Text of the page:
- Jewish Community Center of Greater Ann Arbor, 2935 Birch Hollow Drive on April 1-4 and April 8 from 7:45 a.m. to 6:30 p.m. This includes families using the daycare program or individuals entering or exiting the facility.
- Olive Garden Italian Kitchen, 445 Eisenhower Parkway on April 1 from 5-7 p.m.
- Liberty Athletic Club, 2975 W. Liberty Road on April 7 from 1-3:45 p.m. This includes individuals entering and exiting the facility and anyone using the pool or family locker room during the specified time.
The Washtenaw health department in late March sent a detailed letter to all healthcare professionals alerting them of the outbreak in Oakland County.
In 2017, Washtenaw County confirmed two cases of measles and exposure points at two Ann Arbor restaurants. In 2018, there were nine cases of measles in the county.
According to the Michigan Department of Health and Human Services 2017 immunization waiver study, all children at the Ann Arbor Jewish Community Center Early Childhood Center were up to date on immunizations and no children had waivers. The same was reported at the Hebrew Day School of Ann Arbor. However, other private preschools and elementary schools in Ann Arbor had waiver rates as high as 10 percent.
Oakland County Update
As the outbreak continues to grow — now reaching 41 confirmed cases, with 39 in Oakland County — the Oakland County Health Division stated on its website Monday it is working with schools and daycares to proactively identify unvaccinated or under vaccinated students who are at greatest risk of contracting measles.
The Michigan Public Health Code Act 386 of 1978 allows school and/or local health department officials to exclude anyone who has a communicable disease or was exposed to the communicable disease and isn’t fully vaccinated against it.
“By Michigan law, all students are required to be immunized with two doses of Measles, Mumps, Rubella (MMR) vaccine or have evidence of having contracted measles,” said Leigh-Anne Stafford, health officer for Oakland County. “School exclusion policies will be enforced as necessary to protect the public’s health.”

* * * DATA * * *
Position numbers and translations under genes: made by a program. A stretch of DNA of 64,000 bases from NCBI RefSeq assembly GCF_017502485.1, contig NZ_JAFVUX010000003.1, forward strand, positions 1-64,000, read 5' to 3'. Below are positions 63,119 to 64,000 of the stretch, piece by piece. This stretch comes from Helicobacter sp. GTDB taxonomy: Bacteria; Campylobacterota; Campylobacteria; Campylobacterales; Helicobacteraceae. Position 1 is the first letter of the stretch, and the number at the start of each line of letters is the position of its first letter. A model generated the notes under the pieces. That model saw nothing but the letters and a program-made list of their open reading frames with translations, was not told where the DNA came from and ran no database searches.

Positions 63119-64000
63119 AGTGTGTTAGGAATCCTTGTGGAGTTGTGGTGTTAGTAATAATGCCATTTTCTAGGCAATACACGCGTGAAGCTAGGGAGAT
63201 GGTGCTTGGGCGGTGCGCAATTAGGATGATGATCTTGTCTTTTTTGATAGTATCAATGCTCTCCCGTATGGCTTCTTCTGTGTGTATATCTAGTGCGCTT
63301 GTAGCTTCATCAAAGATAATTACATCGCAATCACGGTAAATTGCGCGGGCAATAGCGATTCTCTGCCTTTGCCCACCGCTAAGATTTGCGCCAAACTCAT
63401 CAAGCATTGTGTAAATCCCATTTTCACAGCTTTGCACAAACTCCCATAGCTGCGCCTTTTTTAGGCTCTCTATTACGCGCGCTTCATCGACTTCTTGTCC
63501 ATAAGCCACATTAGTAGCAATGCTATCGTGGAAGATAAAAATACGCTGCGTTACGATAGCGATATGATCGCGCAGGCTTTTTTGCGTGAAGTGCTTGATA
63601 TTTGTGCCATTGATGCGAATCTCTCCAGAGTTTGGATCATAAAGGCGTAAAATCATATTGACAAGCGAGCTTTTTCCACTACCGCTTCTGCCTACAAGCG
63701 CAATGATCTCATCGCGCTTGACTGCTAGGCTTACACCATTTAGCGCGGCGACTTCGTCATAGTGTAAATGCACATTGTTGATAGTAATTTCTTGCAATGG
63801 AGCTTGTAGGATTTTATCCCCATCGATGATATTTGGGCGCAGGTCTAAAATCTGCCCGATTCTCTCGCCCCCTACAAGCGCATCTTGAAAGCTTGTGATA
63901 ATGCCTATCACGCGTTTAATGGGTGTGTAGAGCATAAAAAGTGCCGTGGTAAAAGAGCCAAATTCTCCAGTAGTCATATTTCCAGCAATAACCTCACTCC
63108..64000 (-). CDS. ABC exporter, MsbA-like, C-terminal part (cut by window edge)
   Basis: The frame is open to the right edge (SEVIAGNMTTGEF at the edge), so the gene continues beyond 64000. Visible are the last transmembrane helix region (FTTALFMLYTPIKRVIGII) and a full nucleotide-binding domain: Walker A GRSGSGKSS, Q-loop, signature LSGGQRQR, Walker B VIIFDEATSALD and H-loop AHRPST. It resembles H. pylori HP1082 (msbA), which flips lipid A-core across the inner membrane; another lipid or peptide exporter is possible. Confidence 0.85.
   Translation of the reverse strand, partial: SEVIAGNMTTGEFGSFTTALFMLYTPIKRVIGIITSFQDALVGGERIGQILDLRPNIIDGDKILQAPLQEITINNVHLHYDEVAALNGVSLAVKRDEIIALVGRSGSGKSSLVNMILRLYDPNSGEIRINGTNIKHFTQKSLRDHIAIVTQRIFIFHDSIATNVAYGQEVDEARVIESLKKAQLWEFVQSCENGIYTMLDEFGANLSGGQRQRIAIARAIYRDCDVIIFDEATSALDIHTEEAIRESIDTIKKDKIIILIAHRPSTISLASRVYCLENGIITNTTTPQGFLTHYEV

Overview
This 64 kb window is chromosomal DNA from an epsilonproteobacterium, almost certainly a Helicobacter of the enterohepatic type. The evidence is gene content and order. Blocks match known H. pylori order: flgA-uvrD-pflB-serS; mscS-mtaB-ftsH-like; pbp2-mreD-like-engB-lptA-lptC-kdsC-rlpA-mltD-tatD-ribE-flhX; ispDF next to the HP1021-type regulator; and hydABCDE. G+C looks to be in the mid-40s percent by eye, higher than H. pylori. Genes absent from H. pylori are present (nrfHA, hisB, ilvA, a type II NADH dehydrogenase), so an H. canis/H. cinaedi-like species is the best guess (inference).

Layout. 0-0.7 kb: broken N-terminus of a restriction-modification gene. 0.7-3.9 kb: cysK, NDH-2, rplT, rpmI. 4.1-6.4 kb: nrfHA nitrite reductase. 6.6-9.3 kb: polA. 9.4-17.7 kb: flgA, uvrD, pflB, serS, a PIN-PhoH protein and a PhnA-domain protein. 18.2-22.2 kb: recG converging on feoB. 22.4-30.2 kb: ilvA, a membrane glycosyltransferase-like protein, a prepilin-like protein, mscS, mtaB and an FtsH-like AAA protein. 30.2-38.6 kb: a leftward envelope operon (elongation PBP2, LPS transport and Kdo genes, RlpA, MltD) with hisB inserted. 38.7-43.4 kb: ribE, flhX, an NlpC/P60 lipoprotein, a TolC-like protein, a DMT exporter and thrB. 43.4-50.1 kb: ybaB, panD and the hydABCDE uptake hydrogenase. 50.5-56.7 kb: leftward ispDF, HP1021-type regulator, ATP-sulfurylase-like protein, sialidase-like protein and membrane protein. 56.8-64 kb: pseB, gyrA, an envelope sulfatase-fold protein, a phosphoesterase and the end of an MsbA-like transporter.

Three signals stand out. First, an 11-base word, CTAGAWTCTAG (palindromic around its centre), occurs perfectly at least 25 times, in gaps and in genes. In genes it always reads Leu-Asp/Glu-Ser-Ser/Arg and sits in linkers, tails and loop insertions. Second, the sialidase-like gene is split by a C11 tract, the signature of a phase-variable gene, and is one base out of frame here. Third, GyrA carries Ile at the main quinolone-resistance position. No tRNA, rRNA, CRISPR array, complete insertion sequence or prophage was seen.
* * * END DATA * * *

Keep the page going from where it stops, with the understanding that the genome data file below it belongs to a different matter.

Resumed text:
At Derby Middle School in Birmingham, a student has a confirmed case of the measles, according to a Free Press story, which also reported that Birmingham Public Schools administrators are following OCHD guidelines in requiring students who are not vaccinated and those who are under-vaccinated to stay home from school for 21 days after the date of exposure to try to limit spread of the measles.
The following can help prevent your child’s school exclusion related to measles:
Review your child’s vaccination/medical history to ensure they have received two doses of MMR vaccine and the documentation is on file at school.
If your child is not up-to-date on MMR vaccine, have them vaccinated.
“If your child is not up-to-date on MMR vaccine and a measles exposure occurs at their school or daycare, they will be excluded for up to 21 days from the date of the measles exposure,” Stafford said. “This is how long it may take for measles symptoms to appear after someone is exposed.”